The Gifts of Imperfection – Reflection: Shame and Racism

shameOne of the biggest barriers to people dealing with and confronting their racism is shame. Like most people, I feel great shame when I engage with the world in a racist way. The word racism and racist invoke abhorrent feelings in people and we do all we can to distance ourselves from such labels. It is unfortunate that the word racism has taken on such negative connotation that people can no longer confront moments of racism without experiencing significant and debilitating shame.

But wait, isn’t shame a good thing? Doesn’t it mean that the person will no longer engage in racist acts if they experience shame when they do these things? American culture norms have led us to believe that shame is a great motivator of change. However, the academic research, including Brene Brown’s work, demonstrate that guilt is the great motivator of change while shame is the inhibitor of change. Shame causes us to withdraw, retreat, and quite often, engage in the behavior more. When people feel shame around a racist action, they hide it and disengage from it. There is no change, only retreat.

I can attest to this from personal experience. In my last reflection, I mentioned how when I was living in Washington, DC, I was in a mixed race neighborhood which at the time was majority persons of color. Due to various circumstances, I stopped feeling safe in that neighborhood, though, truth be told, I had not felt completely safe to start with due to my racist ideas of majority persons of color neighborhoods being ghettos. Instead of confronting my underlying racist beliefs about the relative lack of safety in this neighborhood, I felt great shame. I had moved to that neighborhood specifically to experience a more diverse community, but instead, deeply ingrained stereotypes and prejudice impacted my view and I determined it was not possible to feel safe in that neighborhood any longer. I moved to a predominately white, upper class neighborhood and shoved my shame down as far as I could. I felt great shame about how I reacted to the various circumstances and my decision to leave. But because I felt the heavy burden of shame, instead of confronting these thoughts and making great changes, I was paralyzed, causing me to shove down the shame and move on to other things.

Partly through my work with Brene Brown’s books, I have begun to work with the racist stereotypes and prejudices that arise in my life. I am able to work with the shame of racism because I can now speak shame and know it for what it is – an emotion that I can choose to deal with. Now, I use critical awareness to determine where these thoughts come from. All of us, every day, see dozens of racist messages and stereotypes in the media, in how society is structured, in what the people around us say or do, and in most things around us. Being critically aware that these messages can come from outside us can reduce the feelings of shame and move us towards guilt. It is simply not possible to never have a racist thought or inclination. Instead, what is possible is that we learn ways to deal with, face, confront, and change our behavior and thoughts. For many of us, that may only be possible after working through our own shame issues, whether through Brown’s methods or some other method. It is vital in order for us to grow that we address and speak shame, stifling its power, and ensuring we move towards being better people.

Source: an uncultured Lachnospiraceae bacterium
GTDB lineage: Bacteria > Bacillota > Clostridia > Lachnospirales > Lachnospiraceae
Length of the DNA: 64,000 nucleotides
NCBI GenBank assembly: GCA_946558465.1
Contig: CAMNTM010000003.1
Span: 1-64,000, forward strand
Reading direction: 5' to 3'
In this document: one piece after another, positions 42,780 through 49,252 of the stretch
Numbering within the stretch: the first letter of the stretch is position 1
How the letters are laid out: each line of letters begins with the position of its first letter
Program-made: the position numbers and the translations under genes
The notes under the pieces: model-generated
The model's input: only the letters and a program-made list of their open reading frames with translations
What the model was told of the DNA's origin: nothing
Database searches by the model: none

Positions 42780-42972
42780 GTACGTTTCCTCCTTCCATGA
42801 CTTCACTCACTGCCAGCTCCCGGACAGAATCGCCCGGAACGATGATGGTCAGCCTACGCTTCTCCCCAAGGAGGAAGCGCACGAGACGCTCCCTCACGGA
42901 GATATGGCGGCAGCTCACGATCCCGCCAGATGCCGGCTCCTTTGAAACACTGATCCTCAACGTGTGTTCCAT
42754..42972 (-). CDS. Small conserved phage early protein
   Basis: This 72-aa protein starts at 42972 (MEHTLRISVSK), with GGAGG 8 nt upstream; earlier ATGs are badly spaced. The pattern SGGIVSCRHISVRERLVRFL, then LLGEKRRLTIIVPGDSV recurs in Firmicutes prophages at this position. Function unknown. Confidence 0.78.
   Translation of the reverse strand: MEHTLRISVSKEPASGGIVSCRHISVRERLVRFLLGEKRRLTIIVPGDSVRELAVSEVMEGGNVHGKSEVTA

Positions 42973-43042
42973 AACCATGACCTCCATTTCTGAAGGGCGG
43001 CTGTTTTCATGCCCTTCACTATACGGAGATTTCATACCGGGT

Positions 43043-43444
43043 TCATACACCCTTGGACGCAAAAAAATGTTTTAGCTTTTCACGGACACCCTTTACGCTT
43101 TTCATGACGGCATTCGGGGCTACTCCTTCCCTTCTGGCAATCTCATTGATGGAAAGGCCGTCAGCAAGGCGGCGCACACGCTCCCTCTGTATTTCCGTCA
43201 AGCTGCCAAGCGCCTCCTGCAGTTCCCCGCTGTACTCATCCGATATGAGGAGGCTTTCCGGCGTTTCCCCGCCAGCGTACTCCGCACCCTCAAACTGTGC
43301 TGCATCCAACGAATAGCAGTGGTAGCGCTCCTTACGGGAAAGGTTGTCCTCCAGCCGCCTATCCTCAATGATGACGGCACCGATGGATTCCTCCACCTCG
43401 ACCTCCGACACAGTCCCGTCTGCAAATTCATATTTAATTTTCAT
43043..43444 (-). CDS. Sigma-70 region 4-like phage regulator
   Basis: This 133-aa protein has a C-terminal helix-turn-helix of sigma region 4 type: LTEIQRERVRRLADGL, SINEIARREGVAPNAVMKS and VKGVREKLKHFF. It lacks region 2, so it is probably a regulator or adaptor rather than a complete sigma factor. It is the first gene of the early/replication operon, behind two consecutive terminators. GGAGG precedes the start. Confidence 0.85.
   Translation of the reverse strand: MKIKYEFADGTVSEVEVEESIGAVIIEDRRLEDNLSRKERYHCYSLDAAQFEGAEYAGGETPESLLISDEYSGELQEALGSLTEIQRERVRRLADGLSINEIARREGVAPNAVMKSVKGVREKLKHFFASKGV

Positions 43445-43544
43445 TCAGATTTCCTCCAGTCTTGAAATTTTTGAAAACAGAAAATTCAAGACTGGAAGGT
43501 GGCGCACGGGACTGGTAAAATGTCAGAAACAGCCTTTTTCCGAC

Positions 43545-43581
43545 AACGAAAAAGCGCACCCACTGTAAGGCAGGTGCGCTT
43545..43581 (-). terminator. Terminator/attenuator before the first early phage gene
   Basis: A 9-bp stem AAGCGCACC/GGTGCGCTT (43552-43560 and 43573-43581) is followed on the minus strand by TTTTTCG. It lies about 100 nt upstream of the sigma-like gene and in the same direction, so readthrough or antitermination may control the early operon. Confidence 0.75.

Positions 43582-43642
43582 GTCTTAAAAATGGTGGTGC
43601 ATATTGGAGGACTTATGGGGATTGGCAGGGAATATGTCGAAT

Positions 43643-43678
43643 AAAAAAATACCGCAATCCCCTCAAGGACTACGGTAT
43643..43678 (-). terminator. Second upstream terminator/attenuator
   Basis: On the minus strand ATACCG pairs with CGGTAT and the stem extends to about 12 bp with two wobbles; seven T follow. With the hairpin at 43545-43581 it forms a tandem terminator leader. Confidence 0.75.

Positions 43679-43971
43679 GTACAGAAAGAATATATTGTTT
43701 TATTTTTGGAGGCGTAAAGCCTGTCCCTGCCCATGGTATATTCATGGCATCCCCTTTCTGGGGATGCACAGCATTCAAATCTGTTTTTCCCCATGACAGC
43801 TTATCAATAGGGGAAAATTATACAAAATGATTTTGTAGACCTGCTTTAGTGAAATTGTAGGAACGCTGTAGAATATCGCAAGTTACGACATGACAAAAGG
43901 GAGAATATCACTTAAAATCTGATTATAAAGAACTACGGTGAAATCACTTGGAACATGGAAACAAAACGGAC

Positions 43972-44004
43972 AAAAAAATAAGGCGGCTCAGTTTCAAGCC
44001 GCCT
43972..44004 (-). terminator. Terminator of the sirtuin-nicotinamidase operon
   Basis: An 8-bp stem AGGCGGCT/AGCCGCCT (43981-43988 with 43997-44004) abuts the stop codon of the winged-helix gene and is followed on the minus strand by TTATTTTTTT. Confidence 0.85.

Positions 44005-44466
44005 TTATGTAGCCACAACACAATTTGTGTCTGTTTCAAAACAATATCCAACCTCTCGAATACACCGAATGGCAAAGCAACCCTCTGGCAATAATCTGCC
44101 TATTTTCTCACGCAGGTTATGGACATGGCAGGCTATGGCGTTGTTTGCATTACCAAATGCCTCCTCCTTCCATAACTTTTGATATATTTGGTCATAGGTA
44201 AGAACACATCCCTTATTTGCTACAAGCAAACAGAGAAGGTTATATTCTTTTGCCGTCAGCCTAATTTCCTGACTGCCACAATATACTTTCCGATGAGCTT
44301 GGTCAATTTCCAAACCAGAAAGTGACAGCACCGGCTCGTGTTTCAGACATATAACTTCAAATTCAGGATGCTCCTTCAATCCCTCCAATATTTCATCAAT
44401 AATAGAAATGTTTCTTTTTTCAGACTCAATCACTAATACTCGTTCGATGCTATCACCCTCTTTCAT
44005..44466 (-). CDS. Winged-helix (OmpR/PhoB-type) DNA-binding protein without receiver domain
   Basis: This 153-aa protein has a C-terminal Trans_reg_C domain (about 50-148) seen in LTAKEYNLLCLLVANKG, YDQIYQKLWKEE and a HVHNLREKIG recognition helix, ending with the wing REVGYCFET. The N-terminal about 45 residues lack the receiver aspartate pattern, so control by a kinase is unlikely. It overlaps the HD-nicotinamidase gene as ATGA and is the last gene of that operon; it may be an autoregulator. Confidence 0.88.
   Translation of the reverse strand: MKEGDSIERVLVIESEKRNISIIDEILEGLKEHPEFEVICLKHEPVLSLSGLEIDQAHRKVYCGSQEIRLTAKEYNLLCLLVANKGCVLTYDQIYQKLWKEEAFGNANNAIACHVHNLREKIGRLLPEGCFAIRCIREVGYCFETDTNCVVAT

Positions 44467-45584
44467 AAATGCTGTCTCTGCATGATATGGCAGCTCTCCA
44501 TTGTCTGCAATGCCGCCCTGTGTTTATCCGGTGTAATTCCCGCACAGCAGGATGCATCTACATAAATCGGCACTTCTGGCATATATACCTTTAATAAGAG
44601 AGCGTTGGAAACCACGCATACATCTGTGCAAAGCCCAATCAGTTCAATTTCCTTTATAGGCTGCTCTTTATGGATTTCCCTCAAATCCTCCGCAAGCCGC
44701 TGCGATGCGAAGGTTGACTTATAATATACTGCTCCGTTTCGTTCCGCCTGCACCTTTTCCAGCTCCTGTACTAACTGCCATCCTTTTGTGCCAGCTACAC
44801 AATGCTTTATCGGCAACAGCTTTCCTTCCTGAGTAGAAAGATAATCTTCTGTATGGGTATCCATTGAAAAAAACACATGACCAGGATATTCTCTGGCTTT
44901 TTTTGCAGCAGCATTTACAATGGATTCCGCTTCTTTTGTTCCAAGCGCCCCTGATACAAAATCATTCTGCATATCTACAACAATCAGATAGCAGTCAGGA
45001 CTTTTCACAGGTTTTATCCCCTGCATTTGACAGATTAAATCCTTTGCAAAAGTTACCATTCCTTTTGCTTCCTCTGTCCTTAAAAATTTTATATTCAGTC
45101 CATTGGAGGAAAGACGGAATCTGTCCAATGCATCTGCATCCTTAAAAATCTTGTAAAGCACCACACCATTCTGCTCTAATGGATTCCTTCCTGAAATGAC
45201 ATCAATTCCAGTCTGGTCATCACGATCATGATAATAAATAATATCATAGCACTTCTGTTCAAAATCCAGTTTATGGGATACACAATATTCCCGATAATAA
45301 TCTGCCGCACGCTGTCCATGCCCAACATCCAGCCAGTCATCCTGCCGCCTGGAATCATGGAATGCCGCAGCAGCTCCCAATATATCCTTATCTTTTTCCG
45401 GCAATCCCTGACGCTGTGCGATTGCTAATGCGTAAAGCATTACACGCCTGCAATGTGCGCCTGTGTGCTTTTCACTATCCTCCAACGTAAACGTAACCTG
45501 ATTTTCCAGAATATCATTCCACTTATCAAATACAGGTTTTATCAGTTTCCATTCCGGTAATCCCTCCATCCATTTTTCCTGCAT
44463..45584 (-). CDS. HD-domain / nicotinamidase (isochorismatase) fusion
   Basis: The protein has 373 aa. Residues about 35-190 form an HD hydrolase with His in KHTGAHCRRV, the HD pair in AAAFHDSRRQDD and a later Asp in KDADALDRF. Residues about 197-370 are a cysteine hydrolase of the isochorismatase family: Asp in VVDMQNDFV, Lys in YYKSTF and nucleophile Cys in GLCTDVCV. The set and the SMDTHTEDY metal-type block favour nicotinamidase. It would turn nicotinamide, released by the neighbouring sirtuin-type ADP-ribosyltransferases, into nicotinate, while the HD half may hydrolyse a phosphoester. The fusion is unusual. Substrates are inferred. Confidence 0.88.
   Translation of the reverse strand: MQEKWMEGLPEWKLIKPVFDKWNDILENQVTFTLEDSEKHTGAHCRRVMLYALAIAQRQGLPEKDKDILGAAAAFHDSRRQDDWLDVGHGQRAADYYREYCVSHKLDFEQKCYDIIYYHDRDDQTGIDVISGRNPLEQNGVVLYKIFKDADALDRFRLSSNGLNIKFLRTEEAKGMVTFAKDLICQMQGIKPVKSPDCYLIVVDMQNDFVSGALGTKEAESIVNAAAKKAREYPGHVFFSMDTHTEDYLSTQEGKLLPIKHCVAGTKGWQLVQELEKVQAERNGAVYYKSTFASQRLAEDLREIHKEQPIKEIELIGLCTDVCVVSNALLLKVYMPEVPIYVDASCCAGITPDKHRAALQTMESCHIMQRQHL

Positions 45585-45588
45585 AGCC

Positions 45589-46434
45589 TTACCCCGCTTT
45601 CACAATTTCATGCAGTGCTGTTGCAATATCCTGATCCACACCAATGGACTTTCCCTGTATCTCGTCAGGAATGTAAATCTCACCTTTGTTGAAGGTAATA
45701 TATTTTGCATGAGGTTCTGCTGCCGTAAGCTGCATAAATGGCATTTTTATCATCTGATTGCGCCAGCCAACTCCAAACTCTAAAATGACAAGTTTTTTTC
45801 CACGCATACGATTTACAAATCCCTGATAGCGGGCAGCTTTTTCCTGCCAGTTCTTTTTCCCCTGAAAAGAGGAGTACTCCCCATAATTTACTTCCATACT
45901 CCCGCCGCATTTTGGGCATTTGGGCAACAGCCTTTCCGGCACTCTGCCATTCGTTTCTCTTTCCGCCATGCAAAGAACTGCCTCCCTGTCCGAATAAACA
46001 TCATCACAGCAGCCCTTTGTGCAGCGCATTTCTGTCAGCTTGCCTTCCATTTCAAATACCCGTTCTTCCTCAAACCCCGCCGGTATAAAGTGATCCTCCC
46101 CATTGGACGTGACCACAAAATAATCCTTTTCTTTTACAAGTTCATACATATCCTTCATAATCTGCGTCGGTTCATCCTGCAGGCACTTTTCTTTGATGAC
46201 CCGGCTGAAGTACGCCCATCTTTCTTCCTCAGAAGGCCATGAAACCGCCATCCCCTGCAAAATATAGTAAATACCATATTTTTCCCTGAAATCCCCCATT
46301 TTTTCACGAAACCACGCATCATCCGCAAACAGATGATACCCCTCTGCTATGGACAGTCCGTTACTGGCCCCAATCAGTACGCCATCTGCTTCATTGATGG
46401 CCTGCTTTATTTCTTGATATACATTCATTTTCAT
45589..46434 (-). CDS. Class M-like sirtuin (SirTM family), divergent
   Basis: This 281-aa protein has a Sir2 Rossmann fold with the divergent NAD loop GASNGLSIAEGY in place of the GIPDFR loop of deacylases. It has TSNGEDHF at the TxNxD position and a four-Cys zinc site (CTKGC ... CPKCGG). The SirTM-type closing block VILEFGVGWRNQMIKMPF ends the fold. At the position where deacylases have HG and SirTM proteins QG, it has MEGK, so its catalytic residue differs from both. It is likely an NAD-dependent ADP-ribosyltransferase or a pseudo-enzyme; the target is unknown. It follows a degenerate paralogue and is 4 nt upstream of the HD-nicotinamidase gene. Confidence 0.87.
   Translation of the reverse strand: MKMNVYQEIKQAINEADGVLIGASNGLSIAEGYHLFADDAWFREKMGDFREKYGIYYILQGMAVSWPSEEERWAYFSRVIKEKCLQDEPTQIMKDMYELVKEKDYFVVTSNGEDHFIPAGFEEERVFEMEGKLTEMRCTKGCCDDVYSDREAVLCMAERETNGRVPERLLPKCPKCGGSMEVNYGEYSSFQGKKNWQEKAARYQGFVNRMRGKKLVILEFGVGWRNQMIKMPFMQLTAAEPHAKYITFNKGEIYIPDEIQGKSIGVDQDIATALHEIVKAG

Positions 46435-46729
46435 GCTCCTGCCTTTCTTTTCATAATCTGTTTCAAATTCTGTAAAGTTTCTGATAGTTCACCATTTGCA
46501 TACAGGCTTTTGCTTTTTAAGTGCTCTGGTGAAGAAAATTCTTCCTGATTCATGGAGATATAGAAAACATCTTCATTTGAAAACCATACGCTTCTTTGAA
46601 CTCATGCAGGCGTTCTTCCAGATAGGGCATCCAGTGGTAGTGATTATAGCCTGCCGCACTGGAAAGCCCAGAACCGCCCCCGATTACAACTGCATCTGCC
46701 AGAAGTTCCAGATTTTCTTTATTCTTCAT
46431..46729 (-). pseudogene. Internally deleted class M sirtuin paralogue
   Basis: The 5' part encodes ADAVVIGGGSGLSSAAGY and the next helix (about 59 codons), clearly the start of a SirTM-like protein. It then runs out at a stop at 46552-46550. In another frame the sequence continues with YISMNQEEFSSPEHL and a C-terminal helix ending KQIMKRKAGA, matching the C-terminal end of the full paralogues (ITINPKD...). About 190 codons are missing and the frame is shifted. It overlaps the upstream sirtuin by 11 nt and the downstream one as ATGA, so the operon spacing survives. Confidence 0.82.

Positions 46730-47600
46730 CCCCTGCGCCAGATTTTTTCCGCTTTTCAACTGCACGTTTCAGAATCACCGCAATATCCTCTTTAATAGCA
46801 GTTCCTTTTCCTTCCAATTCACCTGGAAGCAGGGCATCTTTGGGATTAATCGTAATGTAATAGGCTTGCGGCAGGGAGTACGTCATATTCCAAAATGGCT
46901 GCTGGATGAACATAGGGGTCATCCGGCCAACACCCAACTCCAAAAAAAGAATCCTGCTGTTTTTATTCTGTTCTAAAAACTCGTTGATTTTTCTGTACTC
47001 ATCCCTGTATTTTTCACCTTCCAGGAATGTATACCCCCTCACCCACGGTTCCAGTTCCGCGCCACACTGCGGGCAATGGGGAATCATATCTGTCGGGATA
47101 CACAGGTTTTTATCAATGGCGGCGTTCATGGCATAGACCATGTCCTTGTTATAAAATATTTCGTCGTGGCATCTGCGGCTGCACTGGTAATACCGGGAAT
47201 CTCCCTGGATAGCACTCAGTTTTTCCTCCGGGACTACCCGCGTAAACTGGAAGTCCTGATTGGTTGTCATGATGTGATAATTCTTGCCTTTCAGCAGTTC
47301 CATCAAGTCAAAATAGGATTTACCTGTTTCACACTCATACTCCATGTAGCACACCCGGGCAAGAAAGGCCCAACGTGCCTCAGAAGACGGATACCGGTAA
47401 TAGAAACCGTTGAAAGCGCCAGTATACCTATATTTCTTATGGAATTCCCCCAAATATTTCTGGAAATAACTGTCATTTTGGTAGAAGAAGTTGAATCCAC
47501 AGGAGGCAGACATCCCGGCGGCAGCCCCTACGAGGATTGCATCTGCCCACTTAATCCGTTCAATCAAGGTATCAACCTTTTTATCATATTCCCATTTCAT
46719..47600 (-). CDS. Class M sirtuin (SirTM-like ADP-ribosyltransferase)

Have you thought about the connection between shame and racism before? How have you addressed your shame issues? Are there particular techniques you use to work through racist thoughts and actions? Please share your experience below in the comment section!

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7 thoughts on “The Gifts of Imperfection – Reflection: Shame and Racism

  1. I appreciate your honesty in this post. There are definitely some prejudiced ideas that have been passed down from my family to me which I’m not proud of. But since it is up to me, I choose to live differently and hold a more accepting view of people.

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    • Thank you for your honest reply. I also had prejudiced ideas passed down to me through my family and for me, it’s been important to work through my shame and acknowledge those thoughts, understand where they come from, and then think a different thought. It’s a challenging journey, but worth it. I’m so glad you have been empowered by the knowledge that it is up to you.

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  2. Great post! For me I really starting thinking about it after reading the latest Jodi Picoult book which to an extent deals with shame and racism but it really brought to light how easy it is to make assumptions even if you dont think you are being racist

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    • I’ve heard good things about her newest book, but didn’t realize it covered shame to some extent. I will have to check that out. It will be a good follow-up to Brown’s book. Thank you for the recommendation!

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